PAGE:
archive mirror
 help / color / mirror / Atom feed
From: Xie He <>
To: David Laight <>
Cc: "David S. Miller" <>,
	Jakub Kicinski <>,
	"" <>,
	"" <>,
	"" <>,
	Martin Schiller <>
Subject: Re: [PATCH net-next] net: x25: Remove unimplemented X.25-over-LLC code stubs
Date: Thu, 10 Dec 2020 02:17:09 -0800	[thread overview]
Message-ID: <> (raw)
In-Reply-To: <>

On Thu, Dec 10, 2020 at 1:14 AM David Laight <> wrote:
> > To me, LLC1 and LLC2 are to Ethernet what UDP and TCP are to IP
> > networks. I think we can use LLC1 and LLC2 wherever UDP and TCP can be
> > used, as long as we are in the same LAN and are willing to use MAC
> > addresses as the addresses.
> Except that you don't have any where near enough 'ports' so you need
> something to demultiplex messages to different applications.

Yes, LLC only has 256 "ports" compared to more than 60000 for UDP/TCP.

> We (ICL) always ran class 4 transport (which does error recovery)
> directly over LLC1 using MAC address (a NUL byte for the network layer).
> This requires a bridged network and globally unique MAC addresses.
> Sending out an LLC reflect packet to the broadcast MAC address used to
> generate a couple of thousand responses (many would get discarded
> because the bridges got overloaded).

Wow, You have a really big LAN!

> > X.25 layer 3 certainly can also run over LLC2.
> You don't need X.25 layer 3.
> X.25 layer 2 does error recovery over a point-to-point link.
> X.25 layer 3 does switching between machines.
> Class 2 transport does multiplexing over a reliable lower layer.
> So you normally need all three.

Yes, I was just saying X.25 layer 3 can run over any reliable
point-to-point links, including X.25 layer 2, LLC2 and TCP.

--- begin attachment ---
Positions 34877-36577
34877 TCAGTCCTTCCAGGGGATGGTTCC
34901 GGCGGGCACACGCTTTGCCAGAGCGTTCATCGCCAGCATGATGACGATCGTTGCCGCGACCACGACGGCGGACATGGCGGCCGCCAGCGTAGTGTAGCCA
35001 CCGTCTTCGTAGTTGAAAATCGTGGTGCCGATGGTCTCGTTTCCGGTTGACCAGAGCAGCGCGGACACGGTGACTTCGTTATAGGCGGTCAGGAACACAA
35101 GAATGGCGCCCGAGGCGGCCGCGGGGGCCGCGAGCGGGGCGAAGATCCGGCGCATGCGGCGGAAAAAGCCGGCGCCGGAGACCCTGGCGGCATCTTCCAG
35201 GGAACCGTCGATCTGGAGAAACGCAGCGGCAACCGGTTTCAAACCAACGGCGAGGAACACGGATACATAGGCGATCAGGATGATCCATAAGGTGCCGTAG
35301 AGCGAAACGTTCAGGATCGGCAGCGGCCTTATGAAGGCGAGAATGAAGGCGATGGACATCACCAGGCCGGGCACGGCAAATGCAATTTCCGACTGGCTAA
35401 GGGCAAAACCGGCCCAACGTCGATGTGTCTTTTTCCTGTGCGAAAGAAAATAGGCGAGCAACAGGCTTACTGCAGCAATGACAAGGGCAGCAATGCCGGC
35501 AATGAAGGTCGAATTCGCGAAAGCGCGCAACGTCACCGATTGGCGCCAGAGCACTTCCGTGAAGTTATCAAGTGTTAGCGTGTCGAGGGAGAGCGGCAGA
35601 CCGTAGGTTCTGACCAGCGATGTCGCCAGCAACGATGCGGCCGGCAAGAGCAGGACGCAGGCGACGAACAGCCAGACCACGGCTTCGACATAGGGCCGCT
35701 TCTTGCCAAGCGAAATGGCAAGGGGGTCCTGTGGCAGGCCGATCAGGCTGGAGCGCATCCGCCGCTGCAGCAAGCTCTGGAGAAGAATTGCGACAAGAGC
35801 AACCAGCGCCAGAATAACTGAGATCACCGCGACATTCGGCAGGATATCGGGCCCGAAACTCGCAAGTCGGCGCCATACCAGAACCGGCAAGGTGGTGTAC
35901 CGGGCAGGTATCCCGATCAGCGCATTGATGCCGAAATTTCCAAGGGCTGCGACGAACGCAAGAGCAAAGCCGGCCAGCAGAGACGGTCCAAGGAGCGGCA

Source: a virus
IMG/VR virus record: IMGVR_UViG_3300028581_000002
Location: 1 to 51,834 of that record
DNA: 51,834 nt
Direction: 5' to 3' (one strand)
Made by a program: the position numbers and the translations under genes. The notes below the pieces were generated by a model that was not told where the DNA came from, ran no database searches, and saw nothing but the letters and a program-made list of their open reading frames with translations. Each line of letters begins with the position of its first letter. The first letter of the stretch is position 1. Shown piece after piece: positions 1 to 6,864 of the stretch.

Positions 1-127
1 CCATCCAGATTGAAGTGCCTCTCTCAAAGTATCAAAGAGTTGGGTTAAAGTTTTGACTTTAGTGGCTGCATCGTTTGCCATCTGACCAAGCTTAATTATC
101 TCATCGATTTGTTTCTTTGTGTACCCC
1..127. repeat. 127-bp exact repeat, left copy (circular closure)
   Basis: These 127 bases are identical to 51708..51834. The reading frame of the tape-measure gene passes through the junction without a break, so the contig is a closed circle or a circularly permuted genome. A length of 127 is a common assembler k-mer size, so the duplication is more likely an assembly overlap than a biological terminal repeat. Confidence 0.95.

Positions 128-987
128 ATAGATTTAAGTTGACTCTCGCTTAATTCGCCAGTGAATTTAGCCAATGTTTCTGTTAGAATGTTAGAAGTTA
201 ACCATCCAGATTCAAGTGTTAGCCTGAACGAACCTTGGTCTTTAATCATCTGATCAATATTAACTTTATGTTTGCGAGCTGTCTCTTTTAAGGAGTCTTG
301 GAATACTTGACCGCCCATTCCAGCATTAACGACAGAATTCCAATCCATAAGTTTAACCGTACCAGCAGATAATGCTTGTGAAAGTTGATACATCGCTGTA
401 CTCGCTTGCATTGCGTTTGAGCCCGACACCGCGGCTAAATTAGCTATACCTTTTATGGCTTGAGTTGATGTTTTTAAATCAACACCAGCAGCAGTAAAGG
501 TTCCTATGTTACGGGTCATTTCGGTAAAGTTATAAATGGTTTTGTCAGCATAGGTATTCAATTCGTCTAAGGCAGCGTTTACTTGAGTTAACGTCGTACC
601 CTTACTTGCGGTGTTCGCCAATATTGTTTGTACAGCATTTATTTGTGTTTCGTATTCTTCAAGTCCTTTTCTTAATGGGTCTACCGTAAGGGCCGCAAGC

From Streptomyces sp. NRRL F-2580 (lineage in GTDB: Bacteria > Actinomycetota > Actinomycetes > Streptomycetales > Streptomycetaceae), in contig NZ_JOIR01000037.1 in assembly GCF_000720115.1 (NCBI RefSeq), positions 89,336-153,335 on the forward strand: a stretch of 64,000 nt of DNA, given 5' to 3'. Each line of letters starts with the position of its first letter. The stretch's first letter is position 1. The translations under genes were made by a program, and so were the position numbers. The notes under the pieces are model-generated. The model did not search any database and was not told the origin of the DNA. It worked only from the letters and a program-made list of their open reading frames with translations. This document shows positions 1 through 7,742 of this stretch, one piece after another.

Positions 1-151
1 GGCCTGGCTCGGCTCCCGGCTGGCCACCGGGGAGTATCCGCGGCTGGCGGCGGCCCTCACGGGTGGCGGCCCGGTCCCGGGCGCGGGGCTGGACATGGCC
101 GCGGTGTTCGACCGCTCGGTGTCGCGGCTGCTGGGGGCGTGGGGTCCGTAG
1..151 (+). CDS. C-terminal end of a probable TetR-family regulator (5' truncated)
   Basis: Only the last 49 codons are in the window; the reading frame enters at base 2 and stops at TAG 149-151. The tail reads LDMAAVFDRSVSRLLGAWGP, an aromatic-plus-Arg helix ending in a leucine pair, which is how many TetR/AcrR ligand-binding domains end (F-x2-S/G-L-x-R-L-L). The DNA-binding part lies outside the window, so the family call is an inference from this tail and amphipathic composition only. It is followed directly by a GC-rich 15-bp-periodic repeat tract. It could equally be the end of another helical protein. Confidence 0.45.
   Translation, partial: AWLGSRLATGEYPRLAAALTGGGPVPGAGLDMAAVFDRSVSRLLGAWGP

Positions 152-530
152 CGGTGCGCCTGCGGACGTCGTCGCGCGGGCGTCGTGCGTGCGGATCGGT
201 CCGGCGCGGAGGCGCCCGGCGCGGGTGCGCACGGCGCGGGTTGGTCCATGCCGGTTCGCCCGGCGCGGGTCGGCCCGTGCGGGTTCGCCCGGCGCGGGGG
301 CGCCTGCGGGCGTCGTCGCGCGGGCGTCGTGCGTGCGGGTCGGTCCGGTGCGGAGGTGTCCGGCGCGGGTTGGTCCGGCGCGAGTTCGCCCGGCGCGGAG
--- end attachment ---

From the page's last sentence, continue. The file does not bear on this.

> However LLC2 gives you a reliable connection between two machines
> (selected by MAC address).
> So you should be able to run Class 2 transport (well one of its
> 4 variants!) directly over LL2.


> The advantage over Class 4 transport over LLC1 is that there is
> only one set of retransmit buffers (etc) regardless of the number
> of connections.

Right. But nowadays we have big enough memories for many buffers, so
it may be preferable to make connections operate independent of each
other. This way one lost frame wouldn't affect all connections. This
is also why HTTP3 moved to QUIC instead of using TCP.

> But this is all 30 year old history...

Haha, we are talking about really old technologies.

  reply	other threads:[~2020-12-10 10:18 UTC|newest]

Thread overview: 7+ messages / expand[flat|nested]  mbox.gz  Atom feed  top
2020-12-09  3:33 [PATCH net-next] net: x25: Remove unimplemented X.25-over-LLC code stubs Xie He
2020-12-09 21:21 ` David Laight
2020-12-09 22:53   ` Xie He
2020-12-10  9:14     ` David Laight
2020-12-10 10:17       ` Xie He [this message]
2020-12-10 22:34         ` David Laight
2020-12-13  1:20 ` patchwork-bot+netdevbpf

Reply instructions:

You may reply publicly to this message via plain-text email
using any one of the following methods:

* Save the following mbox file, import it into your mail client,
  and reply-to-all from there: mbox

  Avoid top-posting and favor interleaved quoting:

* Reply using the --to, --cc, and --in-reply-to
  switches of git-send-email(1):

  git send-email \
    --in-reply-to='' \ \ \ \ \ \ \ \ \

* If your mail client supports setting the In-Reply-To header
  via mailto: links, try the mailto: link
Be sure your reply has a Subject: header at the top and a blank line before the message body.
This is a public inbox, see mirroring instructions
for how to clone and mirror all data and code used for this inbox;
as well as URLs for NNTP newsgroup(s).